This allowed us to traipse around a small small town, find a coconut on a beach, play in a river with cool water under green jungle trees, and play a game of checkers (I won) and see free ranging horses drinking ocean water (no kidding, i´ll  post the picture).  And most relieving of all, for Brian, he got to surf. 

However, I had to ride 2 hours on a jarring yellow school bus, get off, get on to a metal, rusty ferry, cross a river (only cost 10 cents) and get on to a different jarring yellow school bus for 30 more minutes.  After all that, I arrived in Golfito to discover that the propane truck didn´t come at all last week and so our tank is still empty.  GRRRR.  I guess we´ll be barbecuing a lot.

Tomorrow, we head for some Panamanian islands.  Allegedly some of the best cruising there is.  We´ll let you know.

Monday, January 19, 2009

Costa Rica Pictures

1. Megan and Brooke in the hot springs below Volcano Arenal in the Cjosta Rica mountains
2. Megan and Matt being silly
3. Crab on log in Bahia Santa Elena, North Costa Rica

Drake's Bay, Costa Rica

Today was a special day of discovery after pulling in to Drake’s Bay, Costa Rica on the Oso Peninsula. Our cruising guides briefly mentioned a lagoon where we could land our dinghy. We anchored after a 30 hour mostly motor ride and ate lunch and were off to find a place to hike. While anchoring, we noticed a high pitched buzzing coming from shore. We motored in to the lagoon and saw small pangas and tour boats moored in front of 3 small docks. The high pitched buzzing was much louder and coming from the trees, we realized. We passed this area and made a left turn up the lagoon . There were only a couple of pangas motoring around and we already felt like we’d accidentally turned up Disneyland’s Jungle Ride. Green Green Green all down to the edges of the lagoon. Vine-covered trees reached their roots down the volcanic rocks lining the water and we were craning our necks to see the tops. The next right turn brought us under a rope and cable bridge slung low across the water. It was a pretty instantaneous decision to find a nook in the rocks, pull the dinghy up into it and start exploring the land on the other side of the bridge. The trail led up and past some remote jungle cabins that as yet have no electricity. The cicadas making the furious singing in the trees (we learned from a fellow hiker, that’s what they were) varied in intensity depending on the thickness of the huge branches overhead.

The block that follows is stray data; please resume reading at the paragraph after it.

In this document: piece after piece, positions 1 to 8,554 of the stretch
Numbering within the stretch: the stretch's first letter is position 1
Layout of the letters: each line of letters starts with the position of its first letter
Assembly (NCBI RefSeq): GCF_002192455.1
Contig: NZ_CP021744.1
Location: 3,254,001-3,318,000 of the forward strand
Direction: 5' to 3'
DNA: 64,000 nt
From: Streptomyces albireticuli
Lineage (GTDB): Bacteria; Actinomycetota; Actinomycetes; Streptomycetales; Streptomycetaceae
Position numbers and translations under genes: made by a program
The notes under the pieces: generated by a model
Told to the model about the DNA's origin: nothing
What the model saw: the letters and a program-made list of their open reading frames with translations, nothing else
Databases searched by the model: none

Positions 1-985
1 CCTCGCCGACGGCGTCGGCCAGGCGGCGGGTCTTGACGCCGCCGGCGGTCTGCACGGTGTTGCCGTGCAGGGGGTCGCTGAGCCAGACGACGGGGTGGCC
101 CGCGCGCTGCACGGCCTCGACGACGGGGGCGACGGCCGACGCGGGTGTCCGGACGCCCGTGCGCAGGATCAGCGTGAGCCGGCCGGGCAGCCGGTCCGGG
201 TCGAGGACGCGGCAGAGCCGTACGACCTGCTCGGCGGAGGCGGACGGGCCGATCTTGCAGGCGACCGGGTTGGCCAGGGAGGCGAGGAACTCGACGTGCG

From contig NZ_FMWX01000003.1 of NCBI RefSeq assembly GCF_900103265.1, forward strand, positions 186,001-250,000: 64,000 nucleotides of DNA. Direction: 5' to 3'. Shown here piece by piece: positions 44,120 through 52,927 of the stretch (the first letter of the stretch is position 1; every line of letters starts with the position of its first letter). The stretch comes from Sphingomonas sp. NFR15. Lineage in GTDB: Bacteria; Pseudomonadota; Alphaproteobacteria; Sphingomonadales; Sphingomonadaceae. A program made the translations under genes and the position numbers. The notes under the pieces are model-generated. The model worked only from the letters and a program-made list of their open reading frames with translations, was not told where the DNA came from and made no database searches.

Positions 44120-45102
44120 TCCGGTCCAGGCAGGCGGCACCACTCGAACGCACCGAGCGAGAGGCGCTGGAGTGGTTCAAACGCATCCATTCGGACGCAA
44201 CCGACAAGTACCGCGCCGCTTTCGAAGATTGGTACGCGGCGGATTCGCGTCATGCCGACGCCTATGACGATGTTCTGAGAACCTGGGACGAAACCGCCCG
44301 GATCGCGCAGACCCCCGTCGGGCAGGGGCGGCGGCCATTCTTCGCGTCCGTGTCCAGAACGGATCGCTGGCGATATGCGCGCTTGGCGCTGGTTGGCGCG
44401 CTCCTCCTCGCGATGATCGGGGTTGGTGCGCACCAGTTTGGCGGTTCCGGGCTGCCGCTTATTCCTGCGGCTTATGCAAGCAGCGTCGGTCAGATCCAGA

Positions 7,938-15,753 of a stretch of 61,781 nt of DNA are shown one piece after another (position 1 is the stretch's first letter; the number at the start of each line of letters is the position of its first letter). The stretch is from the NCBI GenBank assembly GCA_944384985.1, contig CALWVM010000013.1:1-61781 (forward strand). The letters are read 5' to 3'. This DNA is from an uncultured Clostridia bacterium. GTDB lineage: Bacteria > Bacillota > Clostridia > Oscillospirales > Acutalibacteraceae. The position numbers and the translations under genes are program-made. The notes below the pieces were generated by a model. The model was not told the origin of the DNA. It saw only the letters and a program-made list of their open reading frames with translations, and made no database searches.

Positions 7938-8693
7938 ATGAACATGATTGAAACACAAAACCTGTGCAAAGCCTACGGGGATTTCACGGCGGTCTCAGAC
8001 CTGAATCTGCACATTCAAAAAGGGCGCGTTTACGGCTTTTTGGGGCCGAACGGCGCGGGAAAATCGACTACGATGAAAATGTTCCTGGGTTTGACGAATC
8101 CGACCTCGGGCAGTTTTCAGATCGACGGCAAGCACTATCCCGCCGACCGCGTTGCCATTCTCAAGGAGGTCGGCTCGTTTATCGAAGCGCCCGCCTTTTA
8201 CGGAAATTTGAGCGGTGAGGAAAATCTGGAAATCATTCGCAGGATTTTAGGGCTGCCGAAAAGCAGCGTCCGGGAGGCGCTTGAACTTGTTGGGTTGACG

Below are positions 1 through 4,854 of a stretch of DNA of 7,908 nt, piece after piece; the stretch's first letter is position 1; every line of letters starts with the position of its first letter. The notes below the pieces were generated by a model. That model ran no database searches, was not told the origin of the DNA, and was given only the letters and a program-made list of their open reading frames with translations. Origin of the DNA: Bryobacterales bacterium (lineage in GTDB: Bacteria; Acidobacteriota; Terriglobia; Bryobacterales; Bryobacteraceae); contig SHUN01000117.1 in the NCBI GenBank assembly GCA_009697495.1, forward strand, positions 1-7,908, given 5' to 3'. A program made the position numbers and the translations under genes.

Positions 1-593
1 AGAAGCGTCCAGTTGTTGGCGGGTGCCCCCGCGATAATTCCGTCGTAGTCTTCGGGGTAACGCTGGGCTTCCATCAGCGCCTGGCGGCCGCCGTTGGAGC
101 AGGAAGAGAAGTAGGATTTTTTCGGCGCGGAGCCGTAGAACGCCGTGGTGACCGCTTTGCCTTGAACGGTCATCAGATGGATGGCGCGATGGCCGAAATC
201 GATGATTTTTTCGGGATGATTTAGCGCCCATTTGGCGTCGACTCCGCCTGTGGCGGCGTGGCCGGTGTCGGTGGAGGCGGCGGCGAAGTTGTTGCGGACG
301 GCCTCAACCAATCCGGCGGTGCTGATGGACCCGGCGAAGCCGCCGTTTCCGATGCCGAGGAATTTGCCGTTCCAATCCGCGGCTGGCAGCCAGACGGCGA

We felt like we were walking in a jungle paradise. Sweet perfumes from white flowering trees mingled with the moist smell of earth. Broad leafed plants stood between towering, fat trunks traced with vines. Other vines, thicker than my upper arm, twisted down to the ground from the highest branches. Hibiscus bushes with apricot or cherry-colored flowers interspersed with other lower shrubs with variegated leaves. All of this along a path that occasionally opened onto narrow palm-lined beaches broken up by volcanic rock formations and fresh water creeks trickling into the surf. Never once did the cicadas cease, only varying in intensity and tone.

Sunday, January 4, 2009


We left Bahia Santa Elena this morning and sailed west to Punta Santa Elena, made an almost 180 degree U-turn south around that cape and sailed close to the southern side of it and north of the Bat Island chain. After weaving between a couple of islands we pulled in to Bahia Potrero Grande. This is a very remote part of one of Costa Ricas National Parks. You surfers may not even recognize that this bay, home of consistently strong off shore winds, egg-laying sea turtles and mangroves is otherwise known as "Ollie's". You non-surfers will be surprised to hear that after 3 days of seeing NO one in Bahia Santa Elena, as we pulled into this bay, approaching the Ollie's surf break, Brian pulled out the binoculars, "I see 3, no 4... 5....7...8 surf charter boats" At a full capacity of 5 surfers each, we estimated up to 40 surfers would be on the water. Two more charter boats zipped in to the bay while we anchored.